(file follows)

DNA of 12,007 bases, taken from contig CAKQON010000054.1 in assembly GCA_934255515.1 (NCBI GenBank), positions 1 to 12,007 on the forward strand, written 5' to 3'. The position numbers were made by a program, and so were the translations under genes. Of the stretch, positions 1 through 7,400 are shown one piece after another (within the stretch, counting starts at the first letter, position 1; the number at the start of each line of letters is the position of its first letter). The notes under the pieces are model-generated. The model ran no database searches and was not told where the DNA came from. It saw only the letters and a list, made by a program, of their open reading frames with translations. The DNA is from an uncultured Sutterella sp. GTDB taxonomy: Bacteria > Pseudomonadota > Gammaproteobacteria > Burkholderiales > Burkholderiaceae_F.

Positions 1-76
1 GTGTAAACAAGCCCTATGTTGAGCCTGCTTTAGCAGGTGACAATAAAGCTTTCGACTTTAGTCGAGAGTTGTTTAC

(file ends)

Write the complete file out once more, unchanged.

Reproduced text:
DNA of 12,007 bases, taken from contig CAKQON010000054.1 in assembly GCA_934255515.1 (NCBI GenBank), positions 1 to 12,007 on the forward strand, written 5' to 3'. The position numbers were made by a program, and so were the translations under genes. Of the stretch, positions 1 through 7,400 are shown one piece after another (within the stretch, counting starts at the first letter, position 1; the number at the start of each line of letters is the position of its first letter). The notes under the pieces are model-generated. The model ran no database searches and was not told where the DNA came from. It saw only the letters and a list, made by a program, of their open reading frames with translations. The DNA is from an uncultured Sutterella sp. GTDB taxonomy: Bacteria > Pseudomonadota > Gammaproteobacteria > Burkholderiales > Burkholderiaceae_F.

Positions 1-76
1 GTGTAAACAAGCCCTATGTTGAGCCTGCTTTAGCAGGTGACAATAAAGCTTTCGACTTTAGTCGAGAGTTGTTTAC